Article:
Originally published on 06 Oct 2012 on Sportskeeda
He is the first Australian to have made it to the NBA. He is also the first Australian to have won three NBA championship rings. Luc Longley has played for his country and had eleven seasons in the NBA, with the Wolves, Bulls, Knicks and Suns. He is currently in Delhi for the Mahindra NBA Challenge finals at the Thyagraj stadium. He will be conducting clinics for the teams who won the city legs of the Mahindra NBA Challenge in Delhi, Maharashtra, Punjab, Kerala and Karnataka.
Here he talks about working with the winning teams of the Mahindra NBA Challenge, his old teammate Michael Jordan, about what the players here need to do to improve their game, the similarities between India and Australia as being cricket-obsessed countries, and how things changed there and how he sees the same happening here, and more.
What is your impression of the players you’re doing clinics with? They are here to compete against each other in the finals. Do they practice well together or does the competitiveness get the better of them in the clinics?
These clinics are more about demonstration where we show them how to play. Even coaches are trained here. We aren’t running them through drills as much as showing them how to play the game. It's fun working with these kids. They are all trying hard. Their style of play is exciting. Flying around, flying fast. Up and down the court. It's great to watch. This is a fantastic initiative by Mahindra and the NBA to prepare a platform for people to show what they are capable of and to cultivate their talent.
If you had to suggest an area for improvement to the players you have seen here?
These kids have a good grasp of the game. They play hard and fast. If I had to offer up one criticism I’d say that they ought to slow the game down a little. Changes in pace can make a world of difference. You see a young kid who is just learning to play the piano, he will be banging away at the keys. Good players leave a depth between the notes. It's more what you leave out than what you keep in sometimes when it comes to moves on the court.
You were the first Australian to break into the NBA. India is also waiting for that. What kind of an impact did that have on the game back home in Australia when you made it big?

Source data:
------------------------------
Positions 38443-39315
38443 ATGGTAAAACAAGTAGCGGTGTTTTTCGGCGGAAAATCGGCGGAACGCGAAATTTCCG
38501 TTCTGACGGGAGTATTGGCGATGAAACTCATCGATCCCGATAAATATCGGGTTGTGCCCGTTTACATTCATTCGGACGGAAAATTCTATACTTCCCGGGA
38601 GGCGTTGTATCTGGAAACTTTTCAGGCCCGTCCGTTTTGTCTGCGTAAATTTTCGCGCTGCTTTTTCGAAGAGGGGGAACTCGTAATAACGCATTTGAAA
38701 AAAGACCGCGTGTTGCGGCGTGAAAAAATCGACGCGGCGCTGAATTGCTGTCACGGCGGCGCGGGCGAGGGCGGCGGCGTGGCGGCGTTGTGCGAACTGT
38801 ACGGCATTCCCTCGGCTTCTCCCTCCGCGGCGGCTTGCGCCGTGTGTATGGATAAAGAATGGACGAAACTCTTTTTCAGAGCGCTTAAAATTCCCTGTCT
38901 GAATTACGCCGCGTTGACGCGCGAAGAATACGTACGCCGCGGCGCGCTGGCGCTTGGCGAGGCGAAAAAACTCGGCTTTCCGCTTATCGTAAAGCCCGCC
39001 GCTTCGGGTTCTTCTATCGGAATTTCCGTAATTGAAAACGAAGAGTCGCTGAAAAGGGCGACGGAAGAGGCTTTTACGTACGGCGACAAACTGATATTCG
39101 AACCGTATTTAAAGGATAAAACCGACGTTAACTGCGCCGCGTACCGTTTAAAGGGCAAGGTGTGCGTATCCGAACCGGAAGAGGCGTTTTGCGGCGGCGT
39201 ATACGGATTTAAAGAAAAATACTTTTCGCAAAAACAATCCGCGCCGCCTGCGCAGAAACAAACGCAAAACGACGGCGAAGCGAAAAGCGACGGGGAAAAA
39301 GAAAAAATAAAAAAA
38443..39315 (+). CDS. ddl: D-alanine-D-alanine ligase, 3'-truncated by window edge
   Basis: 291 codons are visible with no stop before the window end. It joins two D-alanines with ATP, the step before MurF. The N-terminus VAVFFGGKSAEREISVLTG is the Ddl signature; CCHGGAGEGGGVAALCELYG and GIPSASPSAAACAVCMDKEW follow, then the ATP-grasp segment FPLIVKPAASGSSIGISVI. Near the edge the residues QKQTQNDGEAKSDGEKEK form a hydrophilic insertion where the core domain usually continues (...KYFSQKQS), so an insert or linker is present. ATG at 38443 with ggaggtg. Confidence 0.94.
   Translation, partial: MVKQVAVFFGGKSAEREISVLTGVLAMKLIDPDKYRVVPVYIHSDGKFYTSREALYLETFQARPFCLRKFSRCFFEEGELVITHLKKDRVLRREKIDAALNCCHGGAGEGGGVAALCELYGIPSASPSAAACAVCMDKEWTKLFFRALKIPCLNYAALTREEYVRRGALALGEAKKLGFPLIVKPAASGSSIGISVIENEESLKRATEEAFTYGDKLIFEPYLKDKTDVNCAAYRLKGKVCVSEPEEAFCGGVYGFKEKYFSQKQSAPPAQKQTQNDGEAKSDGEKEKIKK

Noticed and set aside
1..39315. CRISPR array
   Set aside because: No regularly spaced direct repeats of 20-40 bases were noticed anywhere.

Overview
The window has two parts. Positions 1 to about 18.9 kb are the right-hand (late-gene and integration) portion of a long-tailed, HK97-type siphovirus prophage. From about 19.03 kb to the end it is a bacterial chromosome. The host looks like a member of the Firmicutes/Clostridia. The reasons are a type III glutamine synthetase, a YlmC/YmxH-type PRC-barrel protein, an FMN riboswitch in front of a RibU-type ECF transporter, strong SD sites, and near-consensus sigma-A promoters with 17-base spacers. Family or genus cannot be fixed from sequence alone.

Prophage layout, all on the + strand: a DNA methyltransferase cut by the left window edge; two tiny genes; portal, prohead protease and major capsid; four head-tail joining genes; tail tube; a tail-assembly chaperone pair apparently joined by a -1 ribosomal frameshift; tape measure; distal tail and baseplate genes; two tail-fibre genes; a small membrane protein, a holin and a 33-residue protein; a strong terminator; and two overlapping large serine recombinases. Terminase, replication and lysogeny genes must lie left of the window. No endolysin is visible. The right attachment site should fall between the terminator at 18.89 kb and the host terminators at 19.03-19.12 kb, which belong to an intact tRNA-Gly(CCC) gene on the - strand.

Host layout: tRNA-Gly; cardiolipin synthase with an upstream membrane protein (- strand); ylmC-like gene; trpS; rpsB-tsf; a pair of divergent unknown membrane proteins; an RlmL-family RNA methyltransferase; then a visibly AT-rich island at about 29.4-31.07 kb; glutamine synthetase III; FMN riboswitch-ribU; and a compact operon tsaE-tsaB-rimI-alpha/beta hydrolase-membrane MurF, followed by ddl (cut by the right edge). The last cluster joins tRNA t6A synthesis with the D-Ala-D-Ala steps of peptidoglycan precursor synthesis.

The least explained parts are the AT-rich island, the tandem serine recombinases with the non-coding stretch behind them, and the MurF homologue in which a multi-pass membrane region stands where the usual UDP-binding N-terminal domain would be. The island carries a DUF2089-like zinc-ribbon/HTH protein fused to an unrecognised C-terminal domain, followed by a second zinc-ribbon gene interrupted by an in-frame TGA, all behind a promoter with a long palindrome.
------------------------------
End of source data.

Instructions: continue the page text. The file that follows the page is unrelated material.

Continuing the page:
When I made it to the NBA, basketball in Australia was in an emerging stage like it is here in India. I can see the similarities. Once the first couple of generations come through it brings about a change. They get proper coaching and newer coaches come up. There’s a surge of popularity in the game. The standard of the game improves as coaches get better resulting in better players. Progress is inevitable.
It doesn’t happen immediately, or overnight. Once the exposure comes, players go from strength to strength. There are more people getting involved. People are buying basketball gear and getting into the game. The change will come here too. I can see that. That’s why the NBA is taking these initiatives here. Because they can see it coming too.
From Australia to the NBA. Almost as far as India to the USA. You must have had your share of naysayers who questioned your ability to make it to the NBA since no one has done it before you, even though your father played for Australia. Did you ever come close to giving up on that dream to make it to the NBA?
I didn’t really pick up basketball with the goal of making it to the NBA. First of all, I played basketball because I loved it. I loved having the ball in my hand. I made it to the Australian team then I played at the New Mexico college. Colleges in the USA are an amazing breeding ground for the development of talent. The NBA came after that. I just stuck with what I loved and it came.
You played with Michael Jordan. Do share an anecdote about him.
One thing about Michael Jordan which may end up being overlooked because he was just so good, Michael was very intense in practicing the basics of the game. He would go through the simplest of drills over and over. Jump stops, ABCs, all the basic stuff. He’d master them completely.
Most players may be more into the flashy stuff, behind-the-back crossovers and such, and you find that they can’t make a left-handed layup. Michael was amazingly sound in the fundamentals of the game. He also had a lot of muscle. He was very, very strong physically.
He was the big cat in the jungle. I remember we would be up by 30 points in the 4th quarter and Michael would walk over the opposition’s bench and tell them “Put in fresh players on the court. I’m getting bored here.”